I always greet the arrival of a new spirit from a venerable old distillery with a mixture of anticipation and dread. Will the spinoff live up to the reputation of the original? Or will it taste less like the alcoholic version of Law & Order: SVU and more like Joanie Loves Chachi?
So it was with mixed feelings that I read about two new spirits, from Beefeater and Maker's Mark respectively, hitting your local bars and liquor stores just in time for summer. Beefeater's appropriately named Summer Edition promises a lighter, more floral take on their classic London Dry gin, with elderflower, hibiscus and black currant in the mix along with the traditional juniper and other botanicals. It's the second new Beefeater product in as many years, following up their tea-infused "24" gin. Maker's 46, on the other hand, is the first new product from Maker's Mark since the original, wax-sealed stuff made its debut back in 1958. It's essentially your standard Maker's Mark bourbon taken one step further (more on that later).
Beefeater's London Dry gin has long been my go-to brand. It's everything I think a gin should be. The juniper is predominant without overwhelming the other botanicals; it's refreshingly spicy without too much alcoholic heat; and it really shines in a martini or gin and tonic. If you don't like Beefeater, you probably don't like gin. On the other hand, you can not like gin and still like Beefeater Summer. It's much lighter and less challenging than traditional Beefeater, right down to its lower proof -- traditional Beefeater is 47% alcohol, while Beefeater Summer stands at 40%. The first time I tried the Summer edition, I found it downright unsettling. It's as if my eyes, having seen the Beefeater logo, bypassed my brain and told my mouth to prepare for the Beefeater to which I've grown accustomed.
Its floral and citrus notes, and the more lightly applied juniper flavor, makes Beefeater Summer a great starter gin for those who haven't yet become accustomed to the real thing. It also puts Beefeater in the unenviable position of trend-hopper; over the last couple of years, less gin-like gins, also known as New Western Dry gins (like Hendrick's, New Amsterdam and G'Vine, to name a few), have become all the rage among the cocktail set. Do we really need another gin that doesn't taste like gin?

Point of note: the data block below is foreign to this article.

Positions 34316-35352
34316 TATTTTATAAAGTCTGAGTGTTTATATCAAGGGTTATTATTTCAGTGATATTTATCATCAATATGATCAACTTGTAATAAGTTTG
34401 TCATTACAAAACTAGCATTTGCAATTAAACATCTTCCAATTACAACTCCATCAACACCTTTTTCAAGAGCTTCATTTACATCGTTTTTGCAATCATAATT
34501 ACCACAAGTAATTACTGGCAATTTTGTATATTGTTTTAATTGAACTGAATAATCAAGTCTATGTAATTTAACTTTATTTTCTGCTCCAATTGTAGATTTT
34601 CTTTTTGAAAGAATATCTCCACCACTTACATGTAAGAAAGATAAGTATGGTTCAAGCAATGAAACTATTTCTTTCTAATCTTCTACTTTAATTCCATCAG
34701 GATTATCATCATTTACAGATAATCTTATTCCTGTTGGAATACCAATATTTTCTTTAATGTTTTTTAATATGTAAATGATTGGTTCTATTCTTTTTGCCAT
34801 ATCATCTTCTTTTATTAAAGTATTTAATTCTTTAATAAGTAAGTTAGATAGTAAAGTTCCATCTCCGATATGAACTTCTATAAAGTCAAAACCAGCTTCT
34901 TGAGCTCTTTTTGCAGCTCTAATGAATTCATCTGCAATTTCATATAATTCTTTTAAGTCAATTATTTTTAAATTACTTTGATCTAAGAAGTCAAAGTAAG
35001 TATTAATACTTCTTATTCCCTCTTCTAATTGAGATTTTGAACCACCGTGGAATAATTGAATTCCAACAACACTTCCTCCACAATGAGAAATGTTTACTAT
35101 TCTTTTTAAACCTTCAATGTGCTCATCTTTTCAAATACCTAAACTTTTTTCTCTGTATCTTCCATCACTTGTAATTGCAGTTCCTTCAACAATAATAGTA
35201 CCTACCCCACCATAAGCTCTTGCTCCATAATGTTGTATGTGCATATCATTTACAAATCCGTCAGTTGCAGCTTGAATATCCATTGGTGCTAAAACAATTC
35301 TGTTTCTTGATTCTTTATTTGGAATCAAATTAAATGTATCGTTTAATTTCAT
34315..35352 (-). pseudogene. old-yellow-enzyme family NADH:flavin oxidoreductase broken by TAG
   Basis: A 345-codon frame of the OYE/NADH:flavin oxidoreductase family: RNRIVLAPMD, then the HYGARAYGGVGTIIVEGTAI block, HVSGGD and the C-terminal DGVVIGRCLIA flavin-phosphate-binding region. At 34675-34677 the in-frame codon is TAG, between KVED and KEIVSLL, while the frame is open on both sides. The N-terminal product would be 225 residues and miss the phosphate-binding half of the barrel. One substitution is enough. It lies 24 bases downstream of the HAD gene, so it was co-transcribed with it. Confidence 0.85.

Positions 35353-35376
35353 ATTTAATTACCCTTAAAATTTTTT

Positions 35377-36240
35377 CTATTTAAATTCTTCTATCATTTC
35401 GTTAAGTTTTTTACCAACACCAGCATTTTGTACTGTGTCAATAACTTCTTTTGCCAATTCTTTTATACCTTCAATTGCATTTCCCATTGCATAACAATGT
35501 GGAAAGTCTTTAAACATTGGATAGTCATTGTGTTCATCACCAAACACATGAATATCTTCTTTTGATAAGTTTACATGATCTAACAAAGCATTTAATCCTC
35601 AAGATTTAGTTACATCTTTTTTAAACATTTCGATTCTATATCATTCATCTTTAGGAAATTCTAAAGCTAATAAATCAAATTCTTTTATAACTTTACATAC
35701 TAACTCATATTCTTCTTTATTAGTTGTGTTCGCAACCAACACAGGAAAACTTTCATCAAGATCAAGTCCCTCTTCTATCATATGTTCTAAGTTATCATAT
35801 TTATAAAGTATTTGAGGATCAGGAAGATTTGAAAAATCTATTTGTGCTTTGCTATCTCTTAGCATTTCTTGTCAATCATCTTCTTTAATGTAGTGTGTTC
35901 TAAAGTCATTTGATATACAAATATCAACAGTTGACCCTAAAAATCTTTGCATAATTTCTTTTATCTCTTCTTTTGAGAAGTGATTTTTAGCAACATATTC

In this case, I'd say yes. I grew more impressed with Beefeater Summer each time I tried it. It makes for a delightful if unorthodox martini or gin and tonic, and it's also great in a spritzer of sorts with fruit juice and club soda, or on its own with some ice or a squeeze of fresh lime. It may not fit my empirical notion of What Gin Is Supposed To Be, but it's good going down, and that's what's important. Beefeater Summer won't be around after the leaves start to turn, but I hear that Beefeater is already working on a Winter edition.
Before telling you about Maker's 46, I should mention that I'm not a big fan of standard Maker's Mark. Because it's a wheated bourbon (it's distilled using corn, barley and wheat rather than the more common combo of corn, barley and rye), it's got a unique flavor that I've never really "gotten." I don't taste much of the buttery caramel and vanilla notes that Maker's fans rave about, and I find it to be rather harsh and astringent, especially on the finish.
Maker's Mark has been around for more than half a century, becoming one of the world's most consumed bourbons in that time, and until now, it's been the only product the distillery has released. Maker's 46 is the same Maker's Mark bourbon you know and love (or in my case, don't love), aged in American oak barrels for 6-7 years. What makes it different is that it's aged an extra several months, with seared oak staves (planks) inserted into the barrels. Sporting a retail price that's $10 higher than standard Maker's (expect to pay about $35-40 for a bottle), Maker's 46 is making its debut in a poor economic climate for higher-end spirits. The added ballast of being Maker's first-ever spinoff brand puts even more pressure on the distillery to succeed with the experiment.
But the results justify the price, and the hype. The difference between Maker's Mark and Maker's 46 is, to my taste buds, astonishing. The seared oak unleashes a bevy of flavors, most notably cinnamon; but there are also cherry, almond, toffee and licorice notes that I don't notice in regular Maker's, along with a more pronounced vanilla undertone. The finish is still a little hot and overly alcoholic for my tastes, but when mixed into a Manhattan or a Sazerac, the other ingredients dampen down the burn quite nicely, without dulling the flavor of the whiskey. On the whole, it's beautifully balanced and complex.
To sum up, Beefeater Summer Edition didn't make me embarrassed to be a Beefeater fan, while Maker's 46 has given me a new appreciation for a distillery I was never that fond of. Congratulations to you both. I just hope your marketing departments, inspired by your successes, don't start messing around with the brands too much. The world doesn't need pomegranate-flavored bourbon or bottled sparkling gin coolers. I'm just saying.